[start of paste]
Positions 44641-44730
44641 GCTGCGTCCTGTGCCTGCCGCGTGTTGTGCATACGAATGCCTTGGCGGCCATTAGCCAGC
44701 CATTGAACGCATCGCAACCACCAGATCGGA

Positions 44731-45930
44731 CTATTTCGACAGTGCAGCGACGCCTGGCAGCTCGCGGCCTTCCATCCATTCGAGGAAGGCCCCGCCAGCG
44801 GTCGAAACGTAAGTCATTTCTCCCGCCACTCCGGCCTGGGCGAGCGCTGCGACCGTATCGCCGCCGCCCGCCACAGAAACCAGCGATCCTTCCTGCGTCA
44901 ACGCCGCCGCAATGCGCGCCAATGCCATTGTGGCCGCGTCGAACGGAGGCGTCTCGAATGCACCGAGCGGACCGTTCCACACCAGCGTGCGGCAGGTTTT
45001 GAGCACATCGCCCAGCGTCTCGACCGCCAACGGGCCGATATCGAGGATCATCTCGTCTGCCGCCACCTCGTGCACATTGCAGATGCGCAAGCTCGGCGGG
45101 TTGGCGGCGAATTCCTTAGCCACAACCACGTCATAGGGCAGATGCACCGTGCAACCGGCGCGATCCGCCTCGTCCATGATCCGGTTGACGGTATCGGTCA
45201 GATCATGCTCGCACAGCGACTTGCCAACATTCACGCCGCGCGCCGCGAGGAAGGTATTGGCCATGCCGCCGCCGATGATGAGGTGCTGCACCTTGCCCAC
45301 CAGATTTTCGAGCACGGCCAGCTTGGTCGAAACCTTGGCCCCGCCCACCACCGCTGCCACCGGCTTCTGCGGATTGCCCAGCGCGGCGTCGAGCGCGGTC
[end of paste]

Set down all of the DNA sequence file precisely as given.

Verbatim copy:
Positions 44641-44730
44641 GCTGCGTCCTGTGCCTGCCGCGTGTTGTGCATACGAATGCCTTGGCGGCCATTAGCCAGC
44701 CATTGAACGCATCGCAACCACCAGATCGGA

Positions 44731-45930
44731 CTATTTCGACAGTGCAGCGACGCCTGGCAGCTCGCGGCCTTCCATCCATTCGAGGAAGGCCCCGCCAGCG
44801 GTCGAAACGTAAGTCATTTCTCCCGCCACTCCGGCCTGGGCGAGCGCTGCGACCGTATCGCCGCCGCCCGCCACAGAAACCAGCGATCCTTCCTGCGTCA
44901 ACGCCGCCGCAATGCGCGCCAATGCCATTGTGGCCGCGTCGAACGGAGGCGTCTCGAATGCACCGAGCGGACCGTTCCACACCAGCGTGCGGCAGGTTTT
45001 GAGCACATCGCCCAGCGTCTCGACCGCCAACGGGCCGATATCGAGGATCATCTCGTCTGCCGCCACCTCGTGCACATTGCAGATGCGCAAGCTCGGCGGG
45101 TTGGCGGCGAATTCCTTAGCCACAACCACGTCATAGGGCAGATGCACCGTGCAACCGGCGCGATCCGCCTCGTCCATGATCCGGTTGACGGTATCGGTCA
45201 GATCATGCTCGCACAGCGACTTGCCAACATTCACGCCGCGCGCCGCGAGGAAGGTATTGGCCATGCCGCCGCCGATGATGAGGTGCTGCACCTTGCCCAC
45301 CAGATTTTCGAGCACGGCCAGCTTGGTCGAAACCTTGGCCCCGCCCACCACCGCTGCCACCGGCTTCTGCGGATTGCCCAGCGCGGCGTCGAGCGCGGTC